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WATZEL AVE. RANSOM TP. APPEAL MYNYK. (MYNYK'S APPEAL.) (04/15/54)

SUPERIOR COURT OF PENNSYLVANIA


April 15, 1954

IN RE WATZEL AVE. IN RANSOM TP. APPEAL OF MYNYK. (MYNYK'S APPEAL.)

COUNSEL

Walter L. Hill, Jr., Joseph C. Kreder, Harris, Warren, Hill & Henkelman, Scranton, for appellant.

S. U. Colbassani, Scranton, for appellee.

Before Rhodes, P. J., and Ross, Gunther, Wright, Woodside, and Ervin, Jj.

Author: Ervin

[ 175 Pa. Super. Page 340]

ERVIN, Judge.

This is an appeal by Theodore Mynyk from an order of the court below giving its consent and approval to a resolution adopted by the supervisors of Ransom Township, a township of the second class, accepting the dedication of Watzel Avenue as a public highway. The petition was presented in accordance with Section 1147 of 'The Second Class Township Code', 1947, July 10, P.L. 1481; 53 P.S. § 19093-1147. On November 19, 1886 John Watzel, being the owner of a tract of land, recorded a plan dividing his land into lots and streets. Thereafter Watzel sold to various purchasers lots abutting on Watzel Avenue, numbered in accordance with and referring to said plan. Watzel Avenue was opened for about three-quarters of its length and has been used as a public road for many years. The remaining 450 feet of Watzel Avenue was never opened and it is this portion of the avenue, as shown on the plan, that the township now seeks to accept and open. The unopened portion of Watzel Avenue, together with the lots abutting thereon, has been occupied as a single farm by the appellant and his predecessors in title at least since the 1890's. Although the statute makes no provision for notice, objection or hearing, counsel for the township notified appellant of the proposed petition and appellant, by his counsel, objected to the approval of the petition, contending that any public right by

[ 175 Pa. Super. Page 341]

    virtue of the dedication of 1886 was long since gone by reason of the Act of 1889, May 9, P.L. 173, 36 P.S. § 1961, infra.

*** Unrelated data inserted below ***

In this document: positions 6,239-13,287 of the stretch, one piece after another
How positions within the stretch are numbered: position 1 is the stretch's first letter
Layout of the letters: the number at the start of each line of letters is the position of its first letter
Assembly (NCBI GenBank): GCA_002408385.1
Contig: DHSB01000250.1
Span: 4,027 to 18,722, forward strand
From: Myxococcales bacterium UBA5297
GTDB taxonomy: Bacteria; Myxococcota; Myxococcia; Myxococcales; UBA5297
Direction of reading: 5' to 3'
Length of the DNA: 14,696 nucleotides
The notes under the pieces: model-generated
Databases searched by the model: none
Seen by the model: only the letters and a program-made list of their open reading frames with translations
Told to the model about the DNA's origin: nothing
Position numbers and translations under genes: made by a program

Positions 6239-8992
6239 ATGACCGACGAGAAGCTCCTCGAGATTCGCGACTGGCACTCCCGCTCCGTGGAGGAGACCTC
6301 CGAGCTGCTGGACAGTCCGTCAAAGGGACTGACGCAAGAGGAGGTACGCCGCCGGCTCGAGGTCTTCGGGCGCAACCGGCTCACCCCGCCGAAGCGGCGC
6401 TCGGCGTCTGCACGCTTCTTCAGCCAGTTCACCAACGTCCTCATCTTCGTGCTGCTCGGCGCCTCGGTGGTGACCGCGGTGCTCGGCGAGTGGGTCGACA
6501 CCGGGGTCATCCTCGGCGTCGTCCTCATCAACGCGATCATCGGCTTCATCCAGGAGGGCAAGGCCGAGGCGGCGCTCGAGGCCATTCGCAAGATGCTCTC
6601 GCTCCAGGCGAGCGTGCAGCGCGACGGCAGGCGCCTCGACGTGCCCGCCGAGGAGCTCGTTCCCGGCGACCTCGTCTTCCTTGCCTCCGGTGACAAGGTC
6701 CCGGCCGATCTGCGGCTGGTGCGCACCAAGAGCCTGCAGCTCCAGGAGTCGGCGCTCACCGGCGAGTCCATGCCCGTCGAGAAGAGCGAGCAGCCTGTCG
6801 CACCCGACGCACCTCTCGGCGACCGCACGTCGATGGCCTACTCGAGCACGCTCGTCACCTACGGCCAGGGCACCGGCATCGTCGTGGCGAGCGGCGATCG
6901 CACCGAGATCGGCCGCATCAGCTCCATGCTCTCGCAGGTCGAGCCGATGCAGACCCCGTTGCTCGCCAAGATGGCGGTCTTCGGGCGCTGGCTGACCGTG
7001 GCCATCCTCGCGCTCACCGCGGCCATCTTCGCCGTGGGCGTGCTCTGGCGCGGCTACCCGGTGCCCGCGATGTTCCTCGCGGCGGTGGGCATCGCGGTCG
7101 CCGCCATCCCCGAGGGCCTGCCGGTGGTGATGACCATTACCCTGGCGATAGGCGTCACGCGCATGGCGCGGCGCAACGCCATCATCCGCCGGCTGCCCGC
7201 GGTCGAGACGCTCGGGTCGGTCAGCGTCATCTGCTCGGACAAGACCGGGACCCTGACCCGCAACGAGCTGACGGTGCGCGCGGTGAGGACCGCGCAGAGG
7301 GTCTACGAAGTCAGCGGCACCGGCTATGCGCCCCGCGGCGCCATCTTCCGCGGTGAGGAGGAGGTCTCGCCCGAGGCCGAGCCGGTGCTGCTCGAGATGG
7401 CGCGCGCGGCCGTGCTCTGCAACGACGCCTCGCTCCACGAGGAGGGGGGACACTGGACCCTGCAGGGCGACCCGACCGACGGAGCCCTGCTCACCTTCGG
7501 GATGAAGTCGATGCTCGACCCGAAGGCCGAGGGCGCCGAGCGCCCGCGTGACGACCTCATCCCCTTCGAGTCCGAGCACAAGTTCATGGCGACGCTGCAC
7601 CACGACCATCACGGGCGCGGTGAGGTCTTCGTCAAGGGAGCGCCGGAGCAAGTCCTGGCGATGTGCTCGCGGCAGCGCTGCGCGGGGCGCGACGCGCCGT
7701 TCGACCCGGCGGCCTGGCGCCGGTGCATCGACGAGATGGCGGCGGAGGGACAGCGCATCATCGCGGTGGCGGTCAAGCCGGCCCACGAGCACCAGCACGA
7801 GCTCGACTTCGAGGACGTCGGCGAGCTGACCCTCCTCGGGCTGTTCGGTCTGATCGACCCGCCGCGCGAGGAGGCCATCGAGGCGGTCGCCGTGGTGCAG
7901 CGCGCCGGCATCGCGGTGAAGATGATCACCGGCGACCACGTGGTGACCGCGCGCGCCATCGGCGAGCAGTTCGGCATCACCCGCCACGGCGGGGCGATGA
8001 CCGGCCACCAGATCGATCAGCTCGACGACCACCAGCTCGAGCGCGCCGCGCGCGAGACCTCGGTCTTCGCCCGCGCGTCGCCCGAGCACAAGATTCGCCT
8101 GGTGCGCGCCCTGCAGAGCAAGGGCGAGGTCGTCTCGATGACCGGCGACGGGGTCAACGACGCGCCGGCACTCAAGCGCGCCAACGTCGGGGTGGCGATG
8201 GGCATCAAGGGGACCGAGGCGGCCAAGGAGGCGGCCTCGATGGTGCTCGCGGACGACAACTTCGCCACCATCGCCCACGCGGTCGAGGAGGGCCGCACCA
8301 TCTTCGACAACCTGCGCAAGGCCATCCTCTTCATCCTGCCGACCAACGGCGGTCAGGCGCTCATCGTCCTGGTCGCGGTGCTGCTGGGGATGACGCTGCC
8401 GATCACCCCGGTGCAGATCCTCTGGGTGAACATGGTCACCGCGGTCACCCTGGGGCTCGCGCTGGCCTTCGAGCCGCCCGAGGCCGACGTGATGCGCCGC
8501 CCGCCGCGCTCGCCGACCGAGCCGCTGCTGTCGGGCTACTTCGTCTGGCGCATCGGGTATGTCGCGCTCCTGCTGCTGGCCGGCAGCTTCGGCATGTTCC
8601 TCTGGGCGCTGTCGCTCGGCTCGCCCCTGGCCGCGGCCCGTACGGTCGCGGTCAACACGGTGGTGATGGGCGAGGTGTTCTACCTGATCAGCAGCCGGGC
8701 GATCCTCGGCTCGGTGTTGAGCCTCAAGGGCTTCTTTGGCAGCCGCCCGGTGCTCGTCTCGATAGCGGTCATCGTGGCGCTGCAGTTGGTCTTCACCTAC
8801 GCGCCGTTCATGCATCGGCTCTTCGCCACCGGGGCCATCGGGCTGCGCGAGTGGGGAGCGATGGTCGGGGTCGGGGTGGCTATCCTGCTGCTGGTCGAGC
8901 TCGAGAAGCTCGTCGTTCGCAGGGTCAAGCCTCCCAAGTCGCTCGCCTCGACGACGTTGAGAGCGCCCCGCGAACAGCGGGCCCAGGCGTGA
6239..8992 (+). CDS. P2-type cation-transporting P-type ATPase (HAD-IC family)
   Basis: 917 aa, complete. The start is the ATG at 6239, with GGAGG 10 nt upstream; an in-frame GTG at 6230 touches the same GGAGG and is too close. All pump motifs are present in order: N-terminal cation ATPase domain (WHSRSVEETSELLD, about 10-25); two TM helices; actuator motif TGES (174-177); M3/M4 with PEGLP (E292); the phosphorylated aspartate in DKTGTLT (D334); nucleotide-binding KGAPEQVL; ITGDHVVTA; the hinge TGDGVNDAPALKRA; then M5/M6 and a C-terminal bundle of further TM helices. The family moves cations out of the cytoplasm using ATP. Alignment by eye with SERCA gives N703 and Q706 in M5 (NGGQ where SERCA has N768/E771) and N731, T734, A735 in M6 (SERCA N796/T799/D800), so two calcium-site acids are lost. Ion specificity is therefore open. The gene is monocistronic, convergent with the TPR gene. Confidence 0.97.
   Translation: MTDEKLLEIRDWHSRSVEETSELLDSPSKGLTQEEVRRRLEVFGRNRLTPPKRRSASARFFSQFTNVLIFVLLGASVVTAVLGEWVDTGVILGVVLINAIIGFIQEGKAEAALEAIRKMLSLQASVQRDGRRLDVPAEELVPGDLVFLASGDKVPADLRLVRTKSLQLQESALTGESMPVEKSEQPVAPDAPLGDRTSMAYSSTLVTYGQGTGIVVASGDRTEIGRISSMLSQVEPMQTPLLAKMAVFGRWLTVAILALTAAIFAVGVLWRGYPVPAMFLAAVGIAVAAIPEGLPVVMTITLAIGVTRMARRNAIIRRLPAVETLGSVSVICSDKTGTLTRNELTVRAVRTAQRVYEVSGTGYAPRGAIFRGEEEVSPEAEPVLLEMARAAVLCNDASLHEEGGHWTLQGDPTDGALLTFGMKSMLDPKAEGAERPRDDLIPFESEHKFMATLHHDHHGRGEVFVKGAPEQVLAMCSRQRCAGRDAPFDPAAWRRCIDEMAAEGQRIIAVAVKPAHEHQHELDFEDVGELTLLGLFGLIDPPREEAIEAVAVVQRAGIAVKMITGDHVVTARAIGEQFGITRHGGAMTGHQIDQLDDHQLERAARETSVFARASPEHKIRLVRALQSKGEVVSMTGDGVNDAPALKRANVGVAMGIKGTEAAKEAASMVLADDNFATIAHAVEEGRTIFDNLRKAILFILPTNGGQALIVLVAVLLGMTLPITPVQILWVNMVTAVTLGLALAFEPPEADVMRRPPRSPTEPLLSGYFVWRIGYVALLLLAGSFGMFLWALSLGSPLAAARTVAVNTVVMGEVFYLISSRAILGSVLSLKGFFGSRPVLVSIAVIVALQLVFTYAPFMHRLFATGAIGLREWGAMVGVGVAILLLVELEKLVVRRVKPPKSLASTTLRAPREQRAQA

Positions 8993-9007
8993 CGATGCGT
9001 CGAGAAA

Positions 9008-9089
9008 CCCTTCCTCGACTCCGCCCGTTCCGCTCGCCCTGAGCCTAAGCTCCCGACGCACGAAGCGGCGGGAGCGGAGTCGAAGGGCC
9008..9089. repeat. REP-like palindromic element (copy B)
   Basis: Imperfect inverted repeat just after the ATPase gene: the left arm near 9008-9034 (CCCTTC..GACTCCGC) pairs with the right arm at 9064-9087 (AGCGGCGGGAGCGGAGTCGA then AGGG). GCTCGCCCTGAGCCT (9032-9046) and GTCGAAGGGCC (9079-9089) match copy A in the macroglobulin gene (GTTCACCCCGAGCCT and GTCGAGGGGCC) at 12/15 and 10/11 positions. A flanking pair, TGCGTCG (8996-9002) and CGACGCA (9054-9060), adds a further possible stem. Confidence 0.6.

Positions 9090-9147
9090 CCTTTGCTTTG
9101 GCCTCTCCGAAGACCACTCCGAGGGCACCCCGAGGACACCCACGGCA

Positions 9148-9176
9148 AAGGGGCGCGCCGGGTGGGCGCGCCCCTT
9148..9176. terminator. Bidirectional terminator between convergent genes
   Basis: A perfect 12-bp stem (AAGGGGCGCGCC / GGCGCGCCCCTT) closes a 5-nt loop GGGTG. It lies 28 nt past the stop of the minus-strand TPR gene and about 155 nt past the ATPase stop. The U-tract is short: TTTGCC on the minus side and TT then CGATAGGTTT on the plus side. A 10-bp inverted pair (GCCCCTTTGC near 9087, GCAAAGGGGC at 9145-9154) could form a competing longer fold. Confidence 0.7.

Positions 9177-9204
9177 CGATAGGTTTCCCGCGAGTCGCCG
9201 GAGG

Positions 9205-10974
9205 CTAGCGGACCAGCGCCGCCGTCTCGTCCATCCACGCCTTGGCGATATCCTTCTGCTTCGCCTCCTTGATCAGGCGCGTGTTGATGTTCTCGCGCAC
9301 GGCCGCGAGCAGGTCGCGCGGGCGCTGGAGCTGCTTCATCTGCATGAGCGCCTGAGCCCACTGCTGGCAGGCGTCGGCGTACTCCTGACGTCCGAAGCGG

The lower court said that appellant's objection should not be litigated on an application for consent to accept the dedicated street.

We are in accord that the action of the lower court was in error. The Act of 1889 is applicable to this situation. What Mr. Justice Fell, in Quicksall v. City of Philadelphia, 177 Pa. 301 at page 304, 35 A. 609, at page 609, so well said, applies to this case:

'The dedication by the plaintiffs' grantors, in 1848, operated as a relinquishment of all claims for damages for the use of the land within the lines of the streets for street purposes; and no claim for damages can be sustained unless by reason of the act of May 9, 1889 (P.L. 173). The language of the act is: 'That any street, lane or alley laid out by any person or persons in any village or town plot or plan of lots on lands owned by such person or persons, in case the same has not been opened to, or used by, the public for twenty-one years next after the laying out of the same, shall be and have no force and effect and shall not be opened without the consent of the owner or owners of the land on which the same has been, or shall be, laid out.' The purpose of the act is to relieve land upon which streets have been laid out by the owner, but not opened or used for 21 years, from the servitude imposed. To what extent it may affect the rights of those who by purchase of lots within the tract, have acquired the right of the use of all the streets marked on the plan, we need not now inquire. We have before us only the question of the right of the municipality to open the streets without compensation by reason of the dedication in 1848. As against this right, the act establishes a limitation of time where none before existed. The